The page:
After the conclusion of the Virginia Jihad Network trials, prosecutors tried al-Tamimi for encouraging the Virginia Jihad Network wage jihad in India and the U.S. The case before U.S. District (Eastern District of Virginia) Judge Leonie M. Brinkema was on 10 counts, including enlisting people to wage war against the United States and providing services to the Taliban. Al-Tamimi's defense lawyers argued his case was an attack on the freedom of speech and religious freedom, arguing that their client only told young Muslims that it might be better to emigrate from the United States to better practice their faith.
The jury convicted him on all 10 counts after a week of deliberation in April 2005. He was sentenced on July 14, 2005, to life imprisonment. In sentencing him, Judge Brinkema said "I don't think any well-read person can doubt the truth that terrorist camps are a crucial part of the new terrorism that is perpetrated in the world today. People of good will need to do whatever they can to stop that."
Jonathan Turley, handling the appeal, argued together with dozens of Muslims convicted of terror charges, that al-Timimi's wiretaps were illegal. This was one of a series of cases challenging the NSA warrantless surveillance. The appeal also alleged mistreatment in prison and denial of access to counsel. The appeals court did not rule on the merits of the appeal, but sent the case back to federal court for a rehearing, with broad latitude given to the trial judge. The Justice department did not confirm or deny the use of NSA wiretaps against al-Timimi.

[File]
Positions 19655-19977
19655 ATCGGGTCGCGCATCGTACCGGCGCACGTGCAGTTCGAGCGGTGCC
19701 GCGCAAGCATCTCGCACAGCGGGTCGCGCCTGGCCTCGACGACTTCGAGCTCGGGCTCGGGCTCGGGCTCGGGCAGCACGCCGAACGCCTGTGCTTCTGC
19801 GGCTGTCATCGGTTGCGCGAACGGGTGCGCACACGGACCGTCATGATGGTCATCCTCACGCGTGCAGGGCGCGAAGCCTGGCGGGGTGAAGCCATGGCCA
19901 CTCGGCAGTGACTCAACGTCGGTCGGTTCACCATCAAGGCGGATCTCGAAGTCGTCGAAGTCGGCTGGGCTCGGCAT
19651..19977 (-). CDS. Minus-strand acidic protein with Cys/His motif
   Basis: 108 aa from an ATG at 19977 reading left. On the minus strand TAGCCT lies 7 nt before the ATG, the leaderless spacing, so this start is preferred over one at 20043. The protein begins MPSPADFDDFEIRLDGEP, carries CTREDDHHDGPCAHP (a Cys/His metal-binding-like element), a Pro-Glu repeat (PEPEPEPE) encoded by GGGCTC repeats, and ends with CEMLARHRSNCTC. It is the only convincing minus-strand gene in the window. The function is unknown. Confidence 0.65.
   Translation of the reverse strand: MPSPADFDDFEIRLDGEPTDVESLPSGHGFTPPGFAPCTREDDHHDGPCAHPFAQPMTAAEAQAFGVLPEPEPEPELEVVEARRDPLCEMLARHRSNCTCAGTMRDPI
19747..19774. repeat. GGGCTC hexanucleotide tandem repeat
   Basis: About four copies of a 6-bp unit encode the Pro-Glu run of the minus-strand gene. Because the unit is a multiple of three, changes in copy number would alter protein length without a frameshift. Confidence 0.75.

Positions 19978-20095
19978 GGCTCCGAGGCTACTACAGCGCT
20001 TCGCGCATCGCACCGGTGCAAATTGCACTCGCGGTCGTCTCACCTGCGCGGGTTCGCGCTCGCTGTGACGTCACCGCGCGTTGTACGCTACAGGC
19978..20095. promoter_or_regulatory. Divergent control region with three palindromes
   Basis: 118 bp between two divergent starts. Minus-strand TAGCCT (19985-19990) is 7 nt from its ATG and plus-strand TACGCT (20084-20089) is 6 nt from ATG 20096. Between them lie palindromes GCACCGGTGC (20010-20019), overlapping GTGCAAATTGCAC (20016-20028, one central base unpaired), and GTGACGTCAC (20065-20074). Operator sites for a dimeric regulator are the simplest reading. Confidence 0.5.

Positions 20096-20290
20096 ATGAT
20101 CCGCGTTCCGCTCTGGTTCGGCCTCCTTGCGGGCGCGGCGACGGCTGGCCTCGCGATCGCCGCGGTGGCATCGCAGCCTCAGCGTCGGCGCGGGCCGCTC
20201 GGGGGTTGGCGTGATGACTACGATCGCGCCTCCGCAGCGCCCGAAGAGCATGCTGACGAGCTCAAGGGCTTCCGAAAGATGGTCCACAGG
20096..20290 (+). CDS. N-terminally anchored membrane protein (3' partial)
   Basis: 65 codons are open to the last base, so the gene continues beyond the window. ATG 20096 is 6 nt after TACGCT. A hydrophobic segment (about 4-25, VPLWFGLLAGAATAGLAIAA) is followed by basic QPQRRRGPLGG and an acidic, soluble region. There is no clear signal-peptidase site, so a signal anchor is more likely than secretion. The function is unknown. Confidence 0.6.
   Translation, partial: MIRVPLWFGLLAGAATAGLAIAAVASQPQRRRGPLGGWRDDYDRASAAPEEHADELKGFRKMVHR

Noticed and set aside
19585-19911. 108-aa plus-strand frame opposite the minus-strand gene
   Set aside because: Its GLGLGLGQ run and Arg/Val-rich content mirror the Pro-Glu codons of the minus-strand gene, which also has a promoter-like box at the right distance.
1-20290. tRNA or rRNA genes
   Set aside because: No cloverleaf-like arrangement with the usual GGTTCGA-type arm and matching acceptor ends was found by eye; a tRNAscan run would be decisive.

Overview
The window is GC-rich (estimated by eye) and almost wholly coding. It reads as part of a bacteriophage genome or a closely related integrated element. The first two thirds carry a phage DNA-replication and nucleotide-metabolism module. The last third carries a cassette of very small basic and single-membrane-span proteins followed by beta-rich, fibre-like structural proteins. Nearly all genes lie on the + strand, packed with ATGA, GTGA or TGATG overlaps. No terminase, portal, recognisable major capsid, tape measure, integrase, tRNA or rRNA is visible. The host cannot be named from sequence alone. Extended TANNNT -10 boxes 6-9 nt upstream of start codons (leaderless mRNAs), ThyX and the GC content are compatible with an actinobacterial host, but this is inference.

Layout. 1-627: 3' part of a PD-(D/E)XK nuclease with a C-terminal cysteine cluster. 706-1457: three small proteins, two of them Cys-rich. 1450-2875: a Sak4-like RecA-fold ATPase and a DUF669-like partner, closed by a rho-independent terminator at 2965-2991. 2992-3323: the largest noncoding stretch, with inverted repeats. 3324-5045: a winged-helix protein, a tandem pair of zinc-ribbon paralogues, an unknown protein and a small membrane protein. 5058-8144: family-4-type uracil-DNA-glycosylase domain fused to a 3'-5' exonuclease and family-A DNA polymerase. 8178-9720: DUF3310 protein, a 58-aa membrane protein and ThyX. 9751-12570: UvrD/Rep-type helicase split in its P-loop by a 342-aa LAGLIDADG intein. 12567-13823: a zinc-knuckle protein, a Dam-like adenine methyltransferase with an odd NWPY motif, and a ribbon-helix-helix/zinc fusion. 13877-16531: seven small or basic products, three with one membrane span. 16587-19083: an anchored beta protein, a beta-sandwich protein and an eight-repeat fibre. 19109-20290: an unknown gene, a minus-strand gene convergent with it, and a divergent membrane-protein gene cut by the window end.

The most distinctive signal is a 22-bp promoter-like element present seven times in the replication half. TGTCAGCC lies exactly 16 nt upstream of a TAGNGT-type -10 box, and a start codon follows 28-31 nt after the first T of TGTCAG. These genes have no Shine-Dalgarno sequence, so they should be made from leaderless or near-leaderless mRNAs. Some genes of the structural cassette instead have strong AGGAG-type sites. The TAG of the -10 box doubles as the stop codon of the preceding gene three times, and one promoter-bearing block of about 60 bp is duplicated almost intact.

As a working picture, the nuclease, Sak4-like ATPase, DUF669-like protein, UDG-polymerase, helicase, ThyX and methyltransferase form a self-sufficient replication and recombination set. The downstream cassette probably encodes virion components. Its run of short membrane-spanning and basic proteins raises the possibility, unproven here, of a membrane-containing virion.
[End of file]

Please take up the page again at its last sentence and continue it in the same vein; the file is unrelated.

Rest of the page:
In September 2015, the Fourth Circuit court remanded the terrorism case on the grounds that "the FBI withheld evidence of its 2002 investigation into the first American on the CIA's kill or capture list, Anwar al-Awlaki".
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- "Terror defendant allegedly trained for Taliban after 9/11". USA Today. February 13, 2004. Retrieved March 6, 2010.
- Alexander Meleagrou-Hitchens, Salafism in America: History, Evolution, Radicalization, october 2018, p. 67. Report for the George Washington University Program on Extremism. Link.
- Milton Viorst, "The Education of Ali Al-Timimi", The Atlantic, June 2006. Retrieved 9 June 2019.
- Cite error: The named reference
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- Bowen, Innes (August 15, 2014). Medina in Birmingham, Najaf in Brent: Inside British Islam. Hurst. ISBN 9781849045308.
- Schmidt, Susan; Imam From Va. Mosque Now Thought to Have Aided Al-Qaeda; The Washington Post, February 27, 2008. p. 3. Retrieved November 20, 2009.
- Rhee, Joseph (November 30, 2009). "How Anwar Awlaki Got Away; U.S. Attorney's Decision to Cancel Arrest Warrant "Shocked" Terrorism Investigators". ABC News. Retrieved December 1, 2009.
- Scahill, Jeremy (2014). Dirty Wars. p. 71. ISBN 1846688515.
Why was the guy [Awlaki] there? Why was he asking somebody he'd never met in his whole life to help him get young men for the jihad? It just stunk of entrapment. Ali threw him out of the house.
- ''The Next Attack: The Failure of the War on Terror and a Strategy for Getting It Right'', Daniel Benjamin, Steven Simon, Macmillan, 2006, ISBN 0-8050-8133-X, accessed March 3, 2010. Google Books. September 11, 2001. Retrieved April 29, 2010.
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- Browne, Pamela K.; Herridge Catherine (September 26, 2015). "Circuit court remands terrorism case on grounds FBI withheld info of al-Awlaki investigation". Fox News. Retrieved March 1, 2016.